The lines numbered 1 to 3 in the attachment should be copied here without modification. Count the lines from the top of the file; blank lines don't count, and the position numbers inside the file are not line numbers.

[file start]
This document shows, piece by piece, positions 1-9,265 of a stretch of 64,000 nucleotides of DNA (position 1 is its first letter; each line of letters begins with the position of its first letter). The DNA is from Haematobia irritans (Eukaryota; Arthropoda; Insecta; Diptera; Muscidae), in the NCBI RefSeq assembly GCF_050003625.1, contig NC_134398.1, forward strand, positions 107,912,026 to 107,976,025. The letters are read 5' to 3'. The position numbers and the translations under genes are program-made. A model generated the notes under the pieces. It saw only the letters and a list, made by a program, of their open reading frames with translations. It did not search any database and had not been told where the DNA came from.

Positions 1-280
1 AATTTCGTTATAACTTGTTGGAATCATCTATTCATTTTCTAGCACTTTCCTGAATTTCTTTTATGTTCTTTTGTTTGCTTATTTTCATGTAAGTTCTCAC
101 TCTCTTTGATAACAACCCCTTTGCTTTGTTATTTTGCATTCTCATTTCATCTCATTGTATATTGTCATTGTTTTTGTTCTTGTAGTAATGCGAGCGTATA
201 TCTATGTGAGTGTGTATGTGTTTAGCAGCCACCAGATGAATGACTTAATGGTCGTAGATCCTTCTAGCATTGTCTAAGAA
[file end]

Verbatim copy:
This document shows, piece by piece, positions 1-9,265 of a stretch of 64,000 nucleotides of DNA (position 1 is its first letter; each line of letters begins with the position of its first letter). The DNA is from Haematobia irritans (Eukaryota; Arthropoda; Insecta; Diptera; Muscidae), in the NCBI RefSeq assembly GCF_050003625.1, contig NC_134398.1, forward strand, positions 107,912,026 to 107,976,025. The letters are read 5' to 3'. The position numbers and the translations under genes are program-made. A model generated the notes under the pieces. It saw only the letters and a list, made by a program, of their open reading frames with translations. It did not search any database and had not been told where the DNA came from.

Positions 1-280
1 AATTTCGTTATAACTTGTTGGAATCATCTATTCATTTTCTAGCACTTTCCTGAATTTCTTTTATGTTCTTTTGTTTGCTTATTTTCATGTAAGTTCTCAC